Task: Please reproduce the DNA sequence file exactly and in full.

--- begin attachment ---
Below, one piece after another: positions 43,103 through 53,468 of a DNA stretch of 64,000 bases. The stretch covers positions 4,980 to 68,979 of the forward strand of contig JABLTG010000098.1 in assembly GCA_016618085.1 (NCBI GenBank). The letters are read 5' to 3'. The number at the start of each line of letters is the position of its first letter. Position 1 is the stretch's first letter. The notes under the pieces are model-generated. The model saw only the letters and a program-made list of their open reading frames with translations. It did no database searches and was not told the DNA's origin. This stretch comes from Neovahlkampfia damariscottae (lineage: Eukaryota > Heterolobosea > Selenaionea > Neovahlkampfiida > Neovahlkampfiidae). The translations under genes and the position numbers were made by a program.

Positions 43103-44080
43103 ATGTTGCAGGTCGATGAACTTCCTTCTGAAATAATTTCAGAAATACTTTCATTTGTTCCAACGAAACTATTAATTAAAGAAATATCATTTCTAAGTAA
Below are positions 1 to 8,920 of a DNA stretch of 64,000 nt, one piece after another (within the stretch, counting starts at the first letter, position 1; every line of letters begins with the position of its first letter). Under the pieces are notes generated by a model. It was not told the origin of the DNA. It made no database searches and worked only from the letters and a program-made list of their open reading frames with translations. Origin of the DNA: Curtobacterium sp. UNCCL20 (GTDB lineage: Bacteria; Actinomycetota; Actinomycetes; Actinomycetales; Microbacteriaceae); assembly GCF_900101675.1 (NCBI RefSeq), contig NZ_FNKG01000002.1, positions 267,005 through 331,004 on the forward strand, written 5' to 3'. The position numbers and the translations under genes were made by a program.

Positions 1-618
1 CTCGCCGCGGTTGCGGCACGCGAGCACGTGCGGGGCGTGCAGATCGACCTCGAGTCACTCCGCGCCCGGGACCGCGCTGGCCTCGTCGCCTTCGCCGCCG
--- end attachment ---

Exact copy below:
Below, one piece after another: positions 43,103 through 53,468 of a DNA stretch of 64,000 bases. The stretch covers positions 4,980 to 68,979 of the forward strand of contig JABLTG010000098.1 in assembly GCA_016618085.1 (NCBI GenBank). The letters are read 5' to 3'. The number at the start of each line of letters is the position of its first letter. Position 1 is the stretch's first letter. The notes under the pieces are model-generated. The model saw only the letters and a program-made list of their open reading frames with translations. It did no database searches and was not told the DNA's origin. This stretch comes from Neovahlkampfia damariscottae (lineage: Eukaryota > Heterolobosea > Selenaionea > Neovahlkampfiida > Neovahlkampfiidae). The translations under genes and the position numbers were made by a program.

Positions 43103-44080
43103 ATGTTGCAGGTCGATGAACTTCCTTCTGAAATAATTTCAGAAATACTTTCATTTGTTCCAACGAAACTATTAATTAAAGAAATATCATTTCTAAGTAA
Below are positions 1 to 8,920 of a DNA stretch of 64,000 nt, one piece after another (within the stretch, counting starts at the first letter, position 1; every line of letters begins with the position of its first letter). Under the pieces are notes generated by a model. It was not told the origin of the DNA. It made no database searches and worked only from the letters and a program-made list of their open reading frames with translations. Origin of the DNA: Curtobacterium sp. UNCCL20 (GTDB lineage: Bacteria; Actinomycetota; Actinomycetes; Actinomycetales; Microbacteriaceae); assembly GCF_900101675.1 (NCBI RefSeq), contig NZ_FNKG01000002.1, positions 267,005 through 331,004 on the forward strand, written 5' to 3'. The position numbers and the translations under genes were made by a program.

Positions 1-618
1 CTCGCCGCGGTTGCGGCACGCGAGCACGTGCGGGGCGTGCAGATCGACCTCGAGTCACTCCGCGCCCGGGACCGCGCTGGCCTCGTCGCCTTCGCCGCCG